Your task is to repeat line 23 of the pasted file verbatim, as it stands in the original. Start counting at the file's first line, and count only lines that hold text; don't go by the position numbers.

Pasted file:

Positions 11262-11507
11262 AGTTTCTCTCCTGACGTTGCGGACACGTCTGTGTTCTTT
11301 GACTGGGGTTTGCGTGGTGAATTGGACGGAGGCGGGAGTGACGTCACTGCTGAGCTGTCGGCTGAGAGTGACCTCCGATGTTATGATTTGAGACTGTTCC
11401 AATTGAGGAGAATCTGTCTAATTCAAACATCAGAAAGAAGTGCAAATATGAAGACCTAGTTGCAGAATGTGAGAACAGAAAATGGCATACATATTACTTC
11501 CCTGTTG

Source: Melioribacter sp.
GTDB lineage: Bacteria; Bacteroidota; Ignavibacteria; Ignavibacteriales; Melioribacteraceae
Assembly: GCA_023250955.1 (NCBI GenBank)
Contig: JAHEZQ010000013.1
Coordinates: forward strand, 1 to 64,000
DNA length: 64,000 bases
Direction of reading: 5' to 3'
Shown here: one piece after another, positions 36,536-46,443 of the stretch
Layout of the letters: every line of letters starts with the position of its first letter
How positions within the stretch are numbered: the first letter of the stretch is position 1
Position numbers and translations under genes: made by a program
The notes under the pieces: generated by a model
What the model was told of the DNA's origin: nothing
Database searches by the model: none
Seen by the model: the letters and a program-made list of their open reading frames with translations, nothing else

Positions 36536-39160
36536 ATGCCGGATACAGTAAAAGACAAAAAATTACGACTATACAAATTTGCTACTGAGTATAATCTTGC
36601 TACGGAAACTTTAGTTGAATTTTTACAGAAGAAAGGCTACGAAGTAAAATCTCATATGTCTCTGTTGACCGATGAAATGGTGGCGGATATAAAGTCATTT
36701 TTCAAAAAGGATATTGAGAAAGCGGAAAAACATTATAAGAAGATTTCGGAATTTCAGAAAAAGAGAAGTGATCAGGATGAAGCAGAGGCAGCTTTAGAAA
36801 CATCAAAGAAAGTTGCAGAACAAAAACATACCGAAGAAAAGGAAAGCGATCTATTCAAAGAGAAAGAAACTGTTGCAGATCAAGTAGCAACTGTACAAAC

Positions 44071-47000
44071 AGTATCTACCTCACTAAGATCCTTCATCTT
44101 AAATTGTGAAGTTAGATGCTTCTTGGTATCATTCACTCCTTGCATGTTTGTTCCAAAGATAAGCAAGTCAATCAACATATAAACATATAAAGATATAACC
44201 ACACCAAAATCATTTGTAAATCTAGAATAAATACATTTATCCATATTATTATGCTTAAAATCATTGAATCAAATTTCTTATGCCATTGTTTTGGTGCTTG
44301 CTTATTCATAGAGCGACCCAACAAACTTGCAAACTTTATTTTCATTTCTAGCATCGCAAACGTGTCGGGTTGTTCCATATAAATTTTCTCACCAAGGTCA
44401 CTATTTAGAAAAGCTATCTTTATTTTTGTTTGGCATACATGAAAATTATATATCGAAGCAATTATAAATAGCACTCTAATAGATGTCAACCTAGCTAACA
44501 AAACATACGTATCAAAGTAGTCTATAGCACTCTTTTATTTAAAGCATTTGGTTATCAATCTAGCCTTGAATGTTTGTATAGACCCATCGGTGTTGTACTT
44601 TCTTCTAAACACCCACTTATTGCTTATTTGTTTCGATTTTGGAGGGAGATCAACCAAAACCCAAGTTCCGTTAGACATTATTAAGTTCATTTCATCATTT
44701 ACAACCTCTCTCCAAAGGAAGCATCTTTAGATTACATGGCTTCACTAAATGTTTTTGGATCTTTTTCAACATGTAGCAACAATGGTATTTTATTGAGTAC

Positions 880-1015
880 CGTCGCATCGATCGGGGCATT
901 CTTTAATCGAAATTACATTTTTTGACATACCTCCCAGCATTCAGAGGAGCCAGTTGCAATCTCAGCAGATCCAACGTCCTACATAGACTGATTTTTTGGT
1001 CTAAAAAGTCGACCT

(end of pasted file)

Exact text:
36601 TACGGAAACTTTAGTTGAATTTTTACAGAAGAAAGGCTACGAAGTAAAATCTCATATGTCTCTGTTGACCGATGAAATGGTGGCGGATATAAAGTCATTT